And now on this Sunday, the first day in Advent we who are gathered in this place begin our journey of preparation for the birth of Jesus who we will recognize as God’s anointed one, God’s real presence in the world, who has come to reconcile God with God’s people. Yet the Gospel reading for this first Sunday is not anticipating Jesus’ arrival in Bethlehem but rather pointing to the second coming of Christ. This end-times narrative can feel jarring, evoking a sense of anxiety at odds with the reflective serenity we hope to find during Advent.

It will be another week before we hear about John the Baptist’s prophecies proclaiming that God’s kingdom is coming near so we can begin in earnest to ready ourselves for the promise of the Nativity. For now, the lectionary proposes we spend some time exploring how we prepare for the second coming. The Gospel gives us some guidelines – we cannot know when this will occur, and should therefore remain awake, watchful and alert. And do what? Matthew is not very expansive on this point.

Paul’s words to the Romans help answer the question of how we go about preparation. The present moment is not a pause between the birth of Jesus and the return of Christ where God’s actions in the world have temporarily ceased. The inbreaking of God into our world continues uninterrupted, and we are called to participate in this ongoing activity.[i] Paul describes the nature of this action in the verses leading up to what we hear in today’s lesson, “Owe no one anything except to love one another; for the one who loves another has fulfilled the law. The commandments, ‘You shall not commit adultery; You shall not murder; You shall not steal; You shall not covet’ and any other commandment, are summed up in this word, ‘Love your neighbor as yourself.’ Love does no wrong to a neighbor; therefore, love is the fulfilling of the law.”[ii]

Paul Achtemeier, professor emeritus at Virginia Theological Seminary, asserts that the concept of love as used here should be understood as an action and not an emotion. He explains, “God loves us by doing something for our benefit, namely sending His Son to remove our sins. We know God loves us, therefore, not because of how he feels about us, but because of what he has done for us in Christ…. To love someone is actively to pursue that person’s good, however we may feel about him or her emotionally.”[iii]

In his letter, Paul goes on to encourage the Romans to choose to live in the light, as our loving God intends for us – actively sharing this love, this desire to do good for others through intentional engagement, and to shun the types of activities he associates with the darkness that produce strife and estrangement among people instead of fostering relationship.[iv]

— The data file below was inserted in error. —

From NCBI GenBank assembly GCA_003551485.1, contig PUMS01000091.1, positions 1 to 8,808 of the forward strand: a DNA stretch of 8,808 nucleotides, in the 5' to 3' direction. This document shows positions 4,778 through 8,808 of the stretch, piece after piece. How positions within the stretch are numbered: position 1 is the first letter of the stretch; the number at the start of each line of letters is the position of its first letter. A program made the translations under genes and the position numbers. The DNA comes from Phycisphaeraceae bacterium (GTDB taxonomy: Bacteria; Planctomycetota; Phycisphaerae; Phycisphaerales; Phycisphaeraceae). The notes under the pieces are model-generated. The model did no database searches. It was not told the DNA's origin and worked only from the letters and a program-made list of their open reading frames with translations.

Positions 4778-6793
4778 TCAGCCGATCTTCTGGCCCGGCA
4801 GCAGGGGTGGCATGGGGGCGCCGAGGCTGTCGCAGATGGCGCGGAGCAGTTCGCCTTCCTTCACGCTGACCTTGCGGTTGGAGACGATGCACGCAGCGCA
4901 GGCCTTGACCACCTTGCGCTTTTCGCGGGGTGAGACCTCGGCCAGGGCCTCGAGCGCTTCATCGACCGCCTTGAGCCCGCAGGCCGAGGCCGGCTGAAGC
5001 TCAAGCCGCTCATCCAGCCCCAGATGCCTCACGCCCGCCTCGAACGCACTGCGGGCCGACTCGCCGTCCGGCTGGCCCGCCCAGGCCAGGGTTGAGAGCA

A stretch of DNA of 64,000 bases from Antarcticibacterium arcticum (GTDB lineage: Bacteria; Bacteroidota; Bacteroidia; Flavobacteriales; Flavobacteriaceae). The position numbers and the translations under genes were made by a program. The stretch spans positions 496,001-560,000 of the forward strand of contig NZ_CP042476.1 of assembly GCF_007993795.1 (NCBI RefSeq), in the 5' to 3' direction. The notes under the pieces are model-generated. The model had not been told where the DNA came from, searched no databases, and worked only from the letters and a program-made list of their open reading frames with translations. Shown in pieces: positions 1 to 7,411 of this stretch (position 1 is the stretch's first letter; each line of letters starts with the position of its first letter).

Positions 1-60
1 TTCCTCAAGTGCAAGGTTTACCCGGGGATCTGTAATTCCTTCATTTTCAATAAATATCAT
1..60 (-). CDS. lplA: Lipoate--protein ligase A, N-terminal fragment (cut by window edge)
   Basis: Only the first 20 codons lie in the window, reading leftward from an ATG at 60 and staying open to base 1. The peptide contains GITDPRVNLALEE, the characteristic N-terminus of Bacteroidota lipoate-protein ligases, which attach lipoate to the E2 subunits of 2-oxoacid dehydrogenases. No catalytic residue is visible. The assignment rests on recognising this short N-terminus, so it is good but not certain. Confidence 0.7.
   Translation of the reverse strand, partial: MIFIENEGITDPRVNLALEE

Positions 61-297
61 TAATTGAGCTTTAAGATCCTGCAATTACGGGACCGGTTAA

In this time of preparation, we put on the armor of light – the Lord Jesus Christ himself -learning to love one another as he loved us and as we would like to be loved. We are to use the gift that Jesus gives to us when he lived among us and taught us that it is by loving each other that we live as God desires.

The reality is that loving our neighbors as ourselves can be extremely difficult, especially when we do not happen to like our neighbor very much. Christians have been struggling with living fully into this love of neighbor for two thousand years and we remain unable to love as fully and unconditionally as Christ loves us. But we have a God who offers us seemingly unlimited second chances, and Advent comes to us each year so that we can begin again the transformative work of learning to open our hearts more fully to one other.

Paul and Matthew share a sense of urgency in their directives – our preparation should commence now, not at some convenient point in the future when our schedules settle down and we find ourselves less distracted. There is something uniquely sublime in the season of Advent that keeps calling us to this very task of opening our hearts a little wider than the year before. If we can do this, we might be surprised by the beauty that surrounds us – the people whose paths we cross, generally without taking notice, the joy of watching children at play, the surprising response of a passerby when we smile and say “hello” to them, or the gratitude of a stranger struggling with packages in a busy parking lot whom we stop and assist.

Perhaps we can consider how to nurture within ourselves an inner sanctuary where we find respite from the chaos of our own lives. By resting here, we may become better able to absorb our experience of the in-breaking of God’s infinite love that we receive and share it abundantly with others in our midst, in this place, at this moment.

[i] Joanna M. Adams, “First Sunday of Advent Year A, Romans 13:11-14, Homiletical Perspective” in Feasting on the Word Year A: Volume 1 ed. David L. Bartlett and Barbara Taylor Brown, (Louisville KY: Westminster John Knox Press, 2010), 15, 17.

[ii] Romans 13: 8-10 NRSV

[iii] Paul J. Achtemeier, “First Sunday of Advent Year A, Romans 13:11-14, Exegetical Perspective” in Feasting on the Word Year A: Volume 1 ed. David L. Bartlett and Barbara Taylor Brown, (Louisville KY: Westminster John Knox Press, 2010), 17.

[iv] Patrick J. Howell, “First Sunday of Advent Year A, Romans 13:11-14, Theological Perspective” in Feasting on the Word Year A: Volume 1 ed. David L. Bartlett and Barbara Taylor Brown, (Louisville KY: Westminster John Knox Press, 2010), 18.


Politics and wedding cakes

wedding-cakeThis is the time of year when change is in the air. We marvel as leaves take on brilliant hues, we remember our school days when we see yellow buses on the road, we recall our favorite Halloween treats as pumpkins appear on doorsteps, and we recoil in terror as yard signs spring up reminding us of the presidential election swirling around us. Now don’t worry, I am not going to talk about the candidates so you can take a deep breath and relax. I do want to explore how we respond to one another in such a polarized political climate, but first I want to tell you about a wedding cake.